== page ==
“With virtual machines, changing workstations is instantaneous and doesn’t alter your physical setup. It may seem trivial but when you have to make ergonomic adjustments, such as swapping a keyboard, chair, or desk, it can hamper your creativity, whereas using AWS removes those limitations,” added Speer. “In some ways, remote collaboration has fueled our studio’s creativity and I’ve noticed increased input from some of our more soft-spoken artists. That said, there’s still a lot of value in organic in-person encounters that happen at the office.”
How does The Molecule adapt their solution to meet their specific needs?
The Molecule currently has nearly 40 users on virtual workstations with AWS, powered by NVIDIA Quadro, a setup that has laid the groundwork to scale with demand. They run on the AWS US East Region and are connected to The Molecule’s Manhattan headquarters via VPC. Healer mused, “We’ve been in the VFX industry for 15 years and, in that time, we’ve built seven office spaces across different cities, refining our setup each time. Even with key learnings, you can’t exactly replicate a local system. With AWS and its support for the latest advancements in computer graphics by NVIDIA, we’ve built a virtualized setup that’s well documented so it can be recreated and deployed in any region. We change and upgrade our AMI (Amazon Machine Image) daily and implementing a change company-wide is painless.”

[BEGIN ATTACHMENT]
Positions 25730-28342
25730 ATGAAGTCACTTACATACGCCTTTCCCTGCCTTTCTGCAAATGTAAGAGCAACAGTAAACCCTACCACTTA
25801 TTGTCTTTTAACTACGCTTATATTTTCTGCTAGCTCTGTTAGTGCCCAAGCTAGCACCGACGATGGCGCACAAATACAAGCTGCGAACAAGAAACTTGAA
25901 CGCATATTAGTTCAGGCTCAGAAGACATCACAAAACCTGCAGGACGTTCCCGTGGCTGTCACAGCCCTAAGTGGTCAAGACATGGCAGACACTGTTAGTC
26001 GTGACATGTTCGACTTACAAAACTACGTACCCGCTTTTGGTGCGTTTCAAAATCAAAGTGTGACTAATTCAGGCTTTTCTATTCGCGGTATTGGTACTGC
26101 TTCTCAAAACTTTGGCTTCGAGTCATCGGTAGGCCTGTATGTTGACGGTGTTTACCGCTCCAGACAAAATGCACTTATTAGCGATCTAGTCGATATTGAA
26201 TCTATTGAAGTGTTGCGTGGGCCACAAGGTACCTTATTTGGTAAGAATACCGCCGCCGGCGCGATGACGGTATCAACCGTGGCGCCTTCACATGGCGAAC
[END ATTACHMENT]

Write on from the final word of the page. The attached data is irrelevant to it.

“I’m familiar with other remote VFX workflows but have yet to see one that offers a level of customization as high as AWS.”
– Chris Healer, Founder of The Molecule
Post-lockdown, how will the studio integrate cloud compute with their existing hardware?
When artists return to The Molecule’s physical studios, Healer envisions using virtual workstations on AWS to extend the life of on-premises hardware. He concluded, “We have a lot of previous-generation computers, so being able to stream a powerful machine, like a G4 instance with Quadro technology, on an older workstation with AWS extends their shelf life, giving us far more ROI.”
What advice would Hive VFX give to a studio considering the move?
Operating in the cloud works for Hive VFX – Bernie explained why he’d encourage others to embrace the change too: “Don't be afraid. I think so many people for one reason or another, dismiss it. It's essentially a free playground. Why don't you just play around with it a little bit and see what happens? Because you have no commitment whatsoever.”
“If you can come up with a good plan and a good team, you can do it now.”
– Bernie Kimbacher, Founder of Hive VFX